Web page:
4) Plan for Your Race. Before race day arrives, work out the details of your race in your mind. Visualize it–your pace, when to make a move, and how you will handle tough spots in the race (hills, mile 9/10, etc.). Consider different scenarios and how you will react to each one. Come up with some things you could tell yourself or remind yourself of when the pain starts to set in and you need some inspiration. Decide when you are going to refuel and know where the aid stations are in your race (For example: “There is an aid station at mile 7. I’m going to plan on taking an energy gel just before I get there). The night before race day eat a solid meal (pasta, rice, potatoes…whatever works for you). Make sure you don’t eat too late. I like to eat around 5:30 or 6:00 the night before to give my food plenty of time to digest before I go to sleep. The best way to know what and when to eat is to try different strategies with your training runs so you know what will work for you on race day. Have all of your race gear (shoes, clothes, number, energy gels, etc.) ready to go the night before, so you aren’t rushed in the morning.

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Runner’s Knee

Expert Panel Question???

“After a run my knee begins to hurt fairly badly. It hurts a little during the run but mainly after. Is there a certain type of shoe that would help with my knees or is the only solution not to run?”


Knee pain is probably the most common injury complaint in runners and has a variety of causes. The most common, Patellofemoral Syndrome, actually also goes by the lay name “Runner’s Knee”. It is more common in women but can occur in men too. It is characterized by pain in the front of the knee, is worse going up and down stairs, during squats or lunges and often results in a deep ache in the knee after a prolonged knee-bent position (such as sitting in a class, movie, car or on a plane). The fact that your knee pain is not so bad during your runs but afterward makes this the most likely problem although it can get bad enough to become an issue during runs too. It is thought to be an injury that occurs to the under surface of the knee cap (the patella) when the knee cap and the bone below it (the femur) are not in alignment.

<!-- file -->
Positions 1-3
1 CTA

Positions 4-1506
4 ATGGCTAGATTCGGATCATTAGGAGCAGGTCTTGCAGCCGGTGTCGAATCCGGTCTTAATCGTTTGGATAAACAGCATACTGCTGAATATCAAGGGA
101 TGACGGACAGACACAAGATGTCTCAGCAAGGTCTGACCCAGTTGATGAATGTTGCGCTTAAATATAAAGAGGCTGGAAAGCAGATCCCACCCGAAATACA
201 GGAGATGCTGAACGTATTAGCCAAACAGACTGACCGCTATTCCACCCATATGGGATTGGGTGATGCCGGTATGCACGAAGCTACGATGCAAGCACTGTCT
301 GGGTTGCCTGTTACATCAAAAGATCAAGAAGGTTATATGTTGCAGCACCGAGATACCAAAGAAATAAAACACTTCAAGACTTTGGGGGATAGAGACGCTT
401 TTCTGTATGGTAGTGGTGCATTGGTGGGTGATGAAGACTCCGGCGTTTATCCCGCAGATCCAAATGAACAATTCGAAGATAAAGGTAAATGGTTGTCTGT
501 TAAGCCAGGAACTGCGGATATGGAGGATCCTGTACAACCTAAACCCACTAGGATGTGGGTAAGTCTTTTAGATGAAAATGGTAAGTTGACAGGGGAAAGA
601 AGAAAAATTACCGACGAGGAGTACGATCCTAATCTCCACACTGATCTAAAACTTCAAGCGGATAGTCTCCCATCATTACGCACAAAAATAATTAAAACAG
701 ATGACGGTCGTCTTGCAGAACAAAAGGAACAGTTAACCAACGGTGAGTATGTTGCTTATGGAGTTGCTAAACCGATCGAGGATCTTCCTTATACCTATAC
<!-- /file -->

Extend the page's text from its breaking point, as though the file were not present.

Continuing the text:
The under side of the patella has a small ridge running vertically through the middle of it and the femur below has a corresponding groove. These two should remain lined up as the knee bends and straightens. A misalignment between the patella and the femur can be due to genetic factors, biomechanical problems or the result of muscle imbalances. Since we can’t do much to change our genetics, the focus is on the muscle imbalances and biomechanics. As a one directional sport i.e. straight ahead, even elite runners are notorious for developing muscle imbalances.

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Here is a list of running clubs in Utah.  Many of these clubs have organized group runs on a regular basis.  Another option is to check with your local running stores.  They would be able to provide you with additional information regarding training group options in your area.

Sage to SuMMit

Nibley, UT



Sun and Snow Runners

Logan, UT


Golden Spike Track Club

Brigham City, UT



Ogden Running Club (ORCS)

Ogden, UT



South Weber Wind Runners

South Weber, UT


Summit Busters

Kaysville, UT


South Davis Road Runners

Davis County



Northern Utah Triathletes

Davis County



Salt Lake City Track Club




Salt Lake City Jeff Galloway

Salt Lake City, UT



USA Track and Field-Utah




Wasatch Athletics

Murray, UT

(801) 288-9555

Sojourners Running Club

Orem, UT


St. George Running Club

St. George, UT







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by on May.10, 2010, under Running Clubs, Training, Utah Running

Achilles Problem Question

Expert Panel Question???

Question: “Can a person run anyway if they have an achilles problem or do I need to take time off. I am in training for a marathon.”


I would not recommend running with an achilles tendon problem. The gatrocnemius and soleus muscles blend together to form the achilles tendon and are a vital part of the biomechanics of running. If they are not functioning properly, one risks possible rupture of the tendon or injuries of the foot, hip, knee, or lower back from the altering of running mechanics to compensate for the sore achilles.

I would recommend seeing a good sports medicine physician and/or a physical therapist for an evaluation.

by Julie Thieszen – Physical Therapist, CMPT | Certified Specialist in Orthopedics